While the pilot program is set to run for two years, individual businesses are not obligated to participate the entire time. The Massachusetts legislation does not mandate a strict 32-hour workweek; instead, it requires a significant reduction in employees’ actual work hours.
The legislation is currently under review by a committee and will be discussed in a committee hearing.
The momentum behind the four-day workweek has increased after the pandemic prompted a reevaluation of work arrangements. Worldwide, tens of thousands of workers participated in trials of the shortened workweek to explore potential benefits. Lawmakers are also introducing other bills, like one in California that proposes a standardized 32-hour workweek. However, barriers remain for the widespread adoption of a standardized four-day workweek. For instance, Maryland lawmakers introduced a similar tax incentive program but withdrew it in March due to skepticism about the work model and budget concerns.
When it comes to hiring minors, employers in Massachusetts must adhere to state law and obtain a Youth Employment Permit when hiring individuals under the age of 18.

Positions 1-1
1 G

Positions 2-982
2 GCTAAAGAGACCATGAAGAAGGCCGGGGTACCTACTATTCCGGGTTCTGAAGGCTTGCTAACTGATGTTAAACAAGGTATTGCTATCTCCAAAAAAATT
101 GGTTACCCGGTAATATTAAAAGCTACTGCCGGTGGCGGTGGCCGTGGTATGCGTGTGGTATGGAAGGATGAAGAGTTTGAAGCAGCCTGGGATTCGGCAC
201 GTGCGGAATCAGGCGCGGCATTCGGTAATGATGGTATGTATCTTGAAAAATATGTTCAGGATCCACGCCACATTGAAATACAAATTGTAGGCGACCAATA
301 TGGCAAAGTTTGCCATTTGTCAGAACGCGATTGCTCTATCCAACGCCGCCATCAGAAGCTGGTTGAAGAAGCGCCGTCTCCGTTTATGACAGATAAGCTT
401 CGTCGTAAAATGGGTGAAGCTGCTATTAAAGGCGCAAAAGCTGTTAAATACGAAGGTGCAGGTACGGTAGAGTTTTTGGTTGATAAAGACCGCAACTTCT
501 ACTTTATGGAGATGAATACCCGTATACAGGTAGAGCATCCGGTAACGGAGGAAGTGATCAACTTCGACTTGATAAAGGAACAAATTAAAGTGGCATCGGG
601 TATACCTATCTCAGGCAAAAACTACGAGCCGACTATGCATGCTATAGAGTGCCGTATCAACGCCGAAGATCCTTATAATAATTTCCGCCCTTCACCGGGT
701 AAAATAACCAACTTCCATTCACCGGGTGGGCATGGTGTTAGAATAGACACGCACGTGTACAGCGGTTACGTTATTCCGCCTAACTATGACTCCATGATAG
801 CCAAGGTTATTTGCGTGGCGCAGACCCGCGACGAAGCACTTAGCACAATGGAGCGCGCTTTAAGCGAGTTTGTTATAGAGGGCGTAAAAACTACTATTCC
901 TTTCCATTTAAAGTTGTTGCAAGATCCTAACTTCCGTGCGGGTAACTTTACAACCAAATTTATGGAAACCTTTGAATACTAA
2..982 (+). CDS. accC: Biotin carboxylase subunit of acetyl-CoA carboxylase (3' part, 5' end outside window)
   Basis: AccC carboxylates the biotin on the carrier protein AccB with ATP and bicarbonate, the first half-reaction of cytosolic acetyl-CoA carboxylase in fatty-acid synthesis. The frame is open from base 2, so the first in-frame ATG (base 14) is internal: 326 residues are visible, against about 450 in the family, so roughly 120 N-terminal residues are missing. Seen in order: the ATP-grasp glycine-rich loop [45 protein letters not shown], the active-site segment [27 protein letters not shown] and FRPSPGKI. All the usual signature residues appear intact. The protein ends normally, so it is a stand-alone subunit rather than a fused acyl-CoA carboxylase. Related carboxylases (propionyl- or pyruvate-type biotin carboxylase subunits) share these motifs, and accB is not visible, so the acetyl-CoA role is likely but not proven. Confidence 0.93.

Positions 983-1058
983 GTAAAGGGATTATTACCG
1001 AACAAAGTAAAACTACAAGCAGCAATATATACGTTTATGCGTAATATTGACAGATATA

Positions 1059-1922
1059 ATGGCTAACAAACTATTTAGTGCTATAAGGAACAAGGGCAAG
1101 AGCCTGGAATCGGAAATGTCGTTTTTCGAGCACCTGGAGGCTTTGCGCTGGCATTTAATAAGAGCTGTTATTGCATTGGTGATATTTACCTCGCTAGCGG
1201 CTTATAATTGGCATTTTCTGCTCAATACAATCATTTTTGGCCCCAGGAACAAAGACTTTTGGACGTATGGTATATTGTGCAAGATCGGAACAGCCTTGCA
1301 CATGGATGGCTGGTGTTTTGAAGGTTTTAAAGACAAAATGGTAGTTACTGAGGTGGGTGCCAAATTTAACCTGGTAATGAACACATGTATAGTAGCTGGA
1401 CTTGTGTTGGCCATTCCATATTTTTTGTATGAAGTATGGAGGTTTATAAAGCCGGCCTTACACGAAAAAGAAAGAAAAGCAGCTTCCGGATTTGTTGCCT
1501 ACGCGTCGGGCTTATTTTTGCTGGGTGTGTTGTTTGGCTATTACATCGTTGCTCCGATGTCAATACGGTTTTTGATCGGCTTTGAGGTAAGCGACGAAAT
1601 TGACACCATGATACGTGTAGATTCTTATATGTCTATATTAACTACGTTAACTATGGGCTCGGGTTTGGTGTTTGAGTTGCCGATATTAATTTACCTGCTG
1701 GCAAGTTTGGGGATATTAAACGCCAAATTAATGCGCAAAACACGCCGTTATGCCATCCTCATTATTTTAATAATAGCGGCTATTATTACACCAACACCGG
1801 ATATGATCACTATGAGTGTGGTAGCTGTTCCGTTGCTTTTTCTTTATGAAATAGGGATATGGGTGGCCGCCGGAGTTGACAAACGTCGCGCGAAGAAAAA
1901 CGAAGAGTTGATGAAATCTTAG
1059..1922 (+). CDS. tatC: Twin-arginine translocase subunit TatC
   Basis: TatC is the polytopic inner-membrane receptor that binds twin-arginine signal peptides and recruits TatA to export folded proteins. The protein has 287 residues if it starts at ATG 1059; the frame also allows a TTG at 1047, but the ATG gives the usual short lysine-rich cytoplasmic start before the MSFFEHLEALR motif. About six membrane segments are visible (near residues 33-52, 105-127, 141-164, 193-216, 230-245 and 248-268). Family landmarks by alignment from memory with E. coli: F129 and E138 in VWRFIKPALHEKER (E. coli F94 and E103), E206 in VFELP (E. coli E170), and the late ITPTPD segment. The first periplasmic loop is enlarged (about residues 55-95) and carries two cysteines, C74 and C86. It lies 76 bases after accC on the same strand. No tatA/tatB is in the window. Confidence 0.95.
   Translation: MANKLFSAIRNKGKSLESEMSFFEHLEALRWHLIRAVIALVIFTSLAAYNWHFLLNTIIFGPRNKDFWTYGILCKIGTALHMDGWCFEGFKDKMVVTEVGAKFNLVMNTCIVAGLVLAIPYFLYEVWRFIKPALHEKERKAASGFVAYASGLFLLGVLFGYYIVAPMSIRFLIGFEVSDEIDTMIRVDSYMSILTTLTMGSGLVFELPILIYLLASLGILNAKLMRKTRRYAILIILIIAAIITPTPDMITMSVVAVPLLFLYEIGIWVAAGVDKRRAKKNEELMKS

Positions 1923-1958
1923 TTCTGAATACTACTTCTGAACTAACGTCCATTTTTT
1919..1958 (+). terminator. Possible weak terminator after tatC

This requirement is in addition to following US federal regulations.
For individuals aged 16 and 17, work is allowed between 6 a.m. and 10 p.m. on regular school days, extending until 11:30 p.m. on non-school nights, and until midnight at restaurants or racetracks. They are permitted to work up to 48 hours per week, with a maximum of 9 hours per day and 6 days per week.
As for 14 and 15-year-olds, they may work between 7 a.m. and 7 p.m. during the school term, and until 9 p.m. during the summer break. Their work hours are limited to 18 hours per week during the term, with a maximum of 3 hours per day on school days. On non-school days, they can work up to 8 hours per day and 6 days per week, reaching a total of 40 hours during non-school periods.
Minors working after 8 p.m. must be under adult supervision, except for establishments with on-site security personnel, like shopping malls.
Learn more about Massachusetts Labor Laws through our detailed guide.
Important Cautionary Note
When making this guide we have tried to make it accurate but we do not give any guarantee that the information provided is correct or up-to-date. We therefore strongly advise you seek advice from qualified professionals before acting on any information provided in this guide. We do not accept any liability for any damages or risks incurred for use of this guide.